Fortunately, most composters can achieve hot composting without regular turning by using bulking material to create free air space in the compost pile or bin.
As mentioned before, the final compost needs to be left to mature before using in the garden.
Also see: 13 Different Ways To Make Compost
Insulated bins such as the HotBin compost bin or the Green Johanna are great alternatives to compost piles.
HotBin estimates that rough (i.e. not ready to be used!) compost can be made in four weeks, while finer compost can be made in about three months.
Compost tumblers are designed to aerate the compost in order to speed up the decomposition process. One study by Which Magazine found that they took around ten weeks.
While that’s four weeks longer than conventional bins which were regularly forked over, the process requires less effort than turning with a fork or pitchfork.
Other Methods Of Composting
Vermicomposting refers to composting with worms.
The process is very different to standard composting! Instead of building a large heap of organic material, you feed suitable material/waste food to worms.
In a home worm composting system, it takes around 6-8 weeks for the worms to make a reasonable amount of compost, but it is usually harvested every 3-6 months.
Bokashi ‘composting’ is also very different. Small amounts of compost material are placed in a bin with microbes which are added in a powdered form.
The process takes about two-three weeks.
However, the finished results are not really compost, but a digested food material sometimes called “pre-compost”.
Learn more about Bokashi bins.
Speeding the process up
All methods of composting require patience. However, there are many ways to speed it up. These include:
I. Ensuring you use a mixture of green and brown materials to provide microbes with the energy they need.
II. Shredding or chopping compost material. This increases the surface area microbes can access.
III. Monitoring temperature levels and taking action if it is too hot or too cold. For example, if the temperature is too low, you could turn the compost to introduce more oxygen.
IV. Ensuring the compost is aerated. Here’s 11 ways to do that.
V. Adding biochar, which helps speed the process up, especially when inoculated with bacteria.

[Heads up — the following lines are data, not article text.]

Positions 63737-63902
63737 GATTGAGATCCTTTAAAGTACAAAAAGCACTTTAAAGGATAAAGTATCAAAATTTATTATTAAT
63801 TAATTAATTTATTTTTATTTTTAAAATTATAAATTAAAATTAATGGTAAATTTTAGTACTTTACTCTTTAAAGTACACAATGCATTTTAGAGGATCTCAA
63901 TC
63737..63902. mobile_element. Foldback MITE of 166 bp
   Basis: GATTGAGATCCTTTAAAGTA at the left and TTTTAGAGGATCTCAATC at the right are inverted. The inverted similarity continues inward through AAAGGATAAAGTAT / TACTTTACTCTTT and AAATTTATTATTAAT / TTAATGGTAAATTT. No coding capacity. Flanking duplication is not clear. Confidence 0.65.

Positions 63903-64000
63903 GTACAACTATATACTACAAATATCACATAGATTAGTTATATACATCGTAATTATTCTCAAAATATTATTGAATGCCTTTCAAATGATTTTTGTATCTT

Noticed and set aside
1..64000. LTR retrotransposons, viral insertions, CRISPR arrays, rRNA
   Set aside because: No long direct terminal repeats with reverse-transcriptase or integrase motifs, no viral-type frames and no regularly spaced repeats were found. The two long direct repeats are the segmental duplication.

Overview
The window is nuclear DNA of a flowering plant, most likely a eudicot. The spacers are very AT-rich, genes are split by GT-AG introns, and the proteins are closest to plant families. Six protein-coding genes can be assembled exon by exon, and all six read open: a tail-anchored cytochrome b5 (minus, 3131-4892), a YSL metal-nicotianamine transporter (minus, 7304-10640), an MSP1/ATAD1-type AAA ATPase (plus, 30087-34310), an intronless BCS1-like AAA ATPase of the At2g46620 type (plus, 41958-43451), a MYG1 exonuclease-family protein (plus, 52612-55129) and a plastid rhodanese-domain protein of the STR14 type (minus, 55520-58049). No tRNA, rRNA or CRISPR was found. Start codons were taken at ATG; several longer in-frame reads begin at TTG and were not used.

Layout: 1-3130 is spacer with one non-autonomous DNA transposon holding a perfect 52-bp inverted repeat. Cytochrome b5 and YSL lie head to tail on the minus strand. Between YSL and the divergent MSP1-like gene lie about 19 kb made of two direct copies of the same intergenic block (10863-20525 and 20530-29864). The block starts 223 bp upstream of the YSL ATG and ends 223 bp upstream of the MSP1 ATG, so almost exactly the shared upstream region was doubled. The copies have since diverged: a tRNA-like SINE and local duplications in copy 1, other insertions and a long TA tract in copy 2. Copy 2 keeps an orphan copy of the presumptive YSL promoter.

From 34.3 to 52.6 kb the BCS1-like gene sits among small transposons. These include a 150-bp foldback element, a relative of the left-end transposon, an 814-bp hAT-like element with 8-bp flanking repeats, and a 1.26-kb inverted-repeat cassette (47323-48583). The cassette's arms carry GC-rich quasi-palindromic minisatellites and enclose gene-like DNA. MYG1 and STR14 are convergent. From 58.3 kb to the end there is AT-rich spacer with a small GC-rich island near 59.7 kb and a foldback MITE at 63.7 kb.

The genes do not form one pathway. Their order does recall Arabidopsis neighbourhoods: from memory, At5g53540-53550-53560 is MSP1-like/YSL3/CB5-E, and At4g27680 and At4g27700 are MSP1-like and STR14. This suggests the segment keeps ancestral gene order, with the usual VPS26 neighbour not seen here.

VI. Adding a hot water bottle at the start of the process to encourage thermophilic bacteria.
There are a host of other things you can do to speed up composting – see 16 easy ways to get faster compost for details.
Wrapping up: Quality v. Speed?
While there are a number of ways to get faster compost, if you want high-quality results which will really benefit your soil structure and fertility, it’s going to take some time.
It’s quite possible you’re like me when I started composting! I wanted compost fast, and spent time looking for shortcuts.
Shortcuts can backfire! I found that out when I gathered fresh municipal compost, still steaming as I bagged it, and added it to my veg patch. The results were very poor!
However, it’s worth remembering that after you have been composting for a while, and have a good system set up, it’s easy to have a steady supply of compost coming through.
If you get things right, as one compost heap gets used up another will be finishing its maturing process. And if you’ve left it long enough to mature, it will reward you by improving your soil for years to come.
Compost can not turn into soil! Compost is made up of organic matter (OM). Soil does contain organic matter, but it also consists of sand, silt and clay. Typically, the organic matter level in soil is around 10% (when measured in volume).
There are many factors that can increase the length of time compost takes. These include insufficient oxygen, too much or too little moisture, the size of the organic materials used (smaller particles break down faster) and the temperature level of the compost.
While compost doesn’t go off just because it is sitting in a pile, it does continue to break down and reduce in size. So, if you leave it too long you will have less compost to add to the soil.
Photo credit: Tiffany Woods